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Site summaries (continued)
Site C0006 is located at the frontal thrust of the Nankai accretionary prism near the trench axis, and drilling targeted the main frontal thrust at ~ 700 mbsf, as well as subsidiary faults and deformed sediments above that zone and a footwall zone of strong reflectors likely caused by coarse turbiditic trench fill sediments (Fig. F17). The overall objectives of drilling this site with LWD/MWD instruments were to characterize the lithology, deformation, stress state, and physical properties of the wall rocks and the frontal thrust fault zone. Pilot Hole C0006A was drilled with MWD-APWD and gamma ray tool string to TD of 885.5 m LSF, and Hole C0006B was drilled to the same TD with the full LWD tool string, but without any radioactive source in the adnVISION tool. Because the water depth was beyond ROV limit of 3000 mbsl, both holes were drilled without ROV monitoring. Drilling was smooth; however, the real-time MWD communication was lost at a depth of 274 mbsf, as well as the power from the MWD turbine. The LWD tools recorded data in memory mode on battery power; however, the sonic source transducers were negatively affected and sonic data were of very poor to unusable quality from 274 m LSF to TD (885.5 m LSF).
The Chikyu moved to proposed Site NT1-03B and set beacons with the ROV at 0415 h on 8 November 2008. Deploying five beacons took ~17 h and finished at 2300 h, followed by a few hours to calibrate their positions. The Chikyu moved upcurrent by 5 nmi at 0000 h on 9 November and began running into the hole with the MWD assembly while drifting from 0400 h. The running of the drill string continued from 0600 h while every connection was checked for loosening caused by the strong vibration during drilling of the previous hole. The drill string began running in at a ROP of 100 m/h and pump rate of 85 rpm. With no ROV monitoring, Hole C0006A was spudded at 0015 h on 10 November (3903.5 m DRF). The hole was drilled to 4210 m DRF and swept with Hi-Vis gel and spotted with heavy mud at bottom at 1400 h on 10 November. A short wiper trip was made from 4210 to 4060 m DRF between 1415 and 1530 h. Drilling was continued to 4371 m DRF and hole was again swept with Hi-Vis gel and spotted with heavy mud before making another short trip at 0500 h on 11 November. Drilling was continued after a short trip between 4503 and 4358 m DRF, then a lube-oil gear was tightened which had shaken loose as a result of heavy vibration. The target depth of 885.5 mbsf was finally reached at 2045 h on 11 November. After sweeping Hi-Vis gel and spotting kill mud, the MWD BHA was pulled out the hole from 2045 h. Rig floor instruments were checked and tightened again because of the heavy current-induced vibration.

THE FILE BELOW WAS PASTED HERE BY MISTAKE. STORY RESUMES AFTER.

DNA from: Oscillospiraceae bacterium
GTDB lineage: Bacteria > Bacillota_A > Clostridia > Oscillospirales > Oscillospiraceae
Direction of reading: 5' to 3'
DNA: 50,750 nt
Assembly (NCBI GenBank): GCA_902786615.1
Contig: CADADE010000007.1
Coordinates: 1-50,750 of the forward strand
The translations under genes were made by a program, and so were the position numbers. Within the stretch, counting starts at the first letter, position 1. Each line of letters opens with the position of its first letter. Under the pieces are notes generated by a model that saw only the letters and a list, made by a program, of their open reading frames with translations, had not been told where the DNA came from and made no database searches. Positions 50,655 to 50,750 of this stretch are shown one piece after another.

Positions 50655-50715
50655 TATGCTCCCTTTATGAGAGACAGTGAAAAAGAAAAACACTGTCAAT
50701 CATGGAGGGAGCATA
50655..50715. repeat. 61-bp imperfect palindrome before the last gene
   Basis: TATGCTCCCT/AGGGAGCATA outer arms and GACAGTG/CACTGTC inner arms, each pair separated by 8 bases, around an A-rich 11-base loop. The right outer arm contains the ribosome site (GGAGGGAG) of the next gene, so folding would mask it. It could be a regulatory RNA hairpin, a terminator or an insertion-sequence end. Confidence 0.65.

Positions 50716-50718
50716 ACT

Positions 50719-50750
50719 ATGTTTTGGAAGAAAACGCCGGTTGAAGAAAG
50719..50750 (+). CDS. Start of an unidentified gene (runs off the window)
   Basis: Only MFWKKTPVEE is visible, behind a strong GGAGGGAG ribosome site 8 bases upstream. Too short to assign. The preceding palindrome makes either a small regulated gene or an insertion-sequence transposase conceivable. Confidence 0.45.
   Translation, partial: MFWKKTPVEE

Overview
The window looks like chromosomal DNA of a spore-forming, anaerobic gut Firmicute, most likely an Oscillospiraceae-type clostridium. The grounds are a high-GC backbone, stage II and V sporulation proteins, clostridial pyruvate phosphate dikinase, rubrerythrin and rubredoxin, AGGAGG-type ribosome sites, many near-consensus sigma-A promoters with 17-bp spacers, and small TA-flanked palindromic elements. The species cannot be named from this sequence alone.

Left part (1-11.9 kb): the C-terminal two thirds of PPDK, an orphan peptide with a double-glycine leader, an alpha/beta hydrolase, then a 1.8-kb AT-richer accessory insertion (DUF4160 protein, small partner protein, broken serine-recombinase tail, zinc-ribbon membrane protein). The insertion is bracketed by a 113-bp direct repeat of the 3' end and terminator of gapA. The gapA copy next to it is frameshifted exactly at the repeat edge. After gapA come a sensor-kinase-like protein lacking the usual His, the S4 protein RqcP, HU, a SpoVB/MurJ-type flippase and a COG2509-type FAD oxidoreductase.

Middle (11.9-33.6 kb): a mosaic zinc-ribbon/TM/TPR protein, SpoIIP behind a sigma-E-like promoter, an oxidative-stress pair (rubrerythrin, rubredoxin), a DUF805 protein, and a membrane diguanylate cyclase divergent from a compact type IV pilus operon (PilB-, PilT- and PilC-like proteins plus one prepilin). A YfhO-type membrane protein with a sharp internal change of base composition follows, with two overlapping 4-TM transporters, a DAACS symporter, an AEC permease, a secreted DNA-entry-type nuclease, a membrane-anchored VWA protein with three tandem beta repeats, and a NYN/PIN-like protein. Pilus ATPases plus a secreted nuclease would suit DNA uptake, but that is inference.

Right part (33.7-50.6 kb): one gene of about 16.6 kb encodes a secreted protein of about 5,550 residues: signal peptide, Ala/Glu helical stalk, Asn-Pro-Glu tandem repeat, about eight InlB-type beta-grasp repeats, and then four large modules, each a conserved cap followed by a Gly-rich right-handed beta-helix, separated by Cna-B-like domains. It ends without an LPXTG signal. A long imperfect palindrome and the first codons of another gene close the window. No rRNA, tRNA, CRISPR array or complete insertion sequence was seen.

After pulling out the MWD tool string, the ship was moved 2 nmi upcurrent. An LWD tool assembly was made up as at the previous sites (full string without the radioactive source for the adnVISION) at 1115 h on 12 November, and running into the hole began while the ship was drifting back on site. The top drive system was connected at 3854 m DRF and run in with circulation. At 0045 h on 13 November, seabed was confirmed at 3900 m DRF, and Hole C0006B was spudded and jetted down to 40 m, then rotary drilling began. Drilling continued to 4174 m DRF when a pressure drop was noted, apparently caused by the failure of the mud turbine vanes in the PowerPulse MWD tool. This was accompanied by loss of communication from the MWD tool at 1400 h on 13 November. After several attempts to recover data transmission failed, drilling continued to 4502 m DRF without real-time data transmission. Prior to a wiper trip between 4502 and 4350 m DRF, the hole was swept with Hi-Vis gel and spotted with heavy mud at 0315 h on 14 November. Drilling finally reached the 885.5 m LSF TD at 1645 h. The drill string was pulled out of the hole to 3836 m DRF, the top drive made up, and the string was displaced with seawater.
All memory data were successfully downloaded immediately after the LWD tools were pulled out of the hole, and the data quality is good for the whole section except for the sonic data, which is good to 155 m LSF only. The presumed cause of this loss of data quality is that the sonicVISION was running on battery power only, which could not provide enough energy for the transmitters to operate at full strength. Hence the sonicVISION did not record good quality data from the formation for the depth range from 155 mbsf to the TD.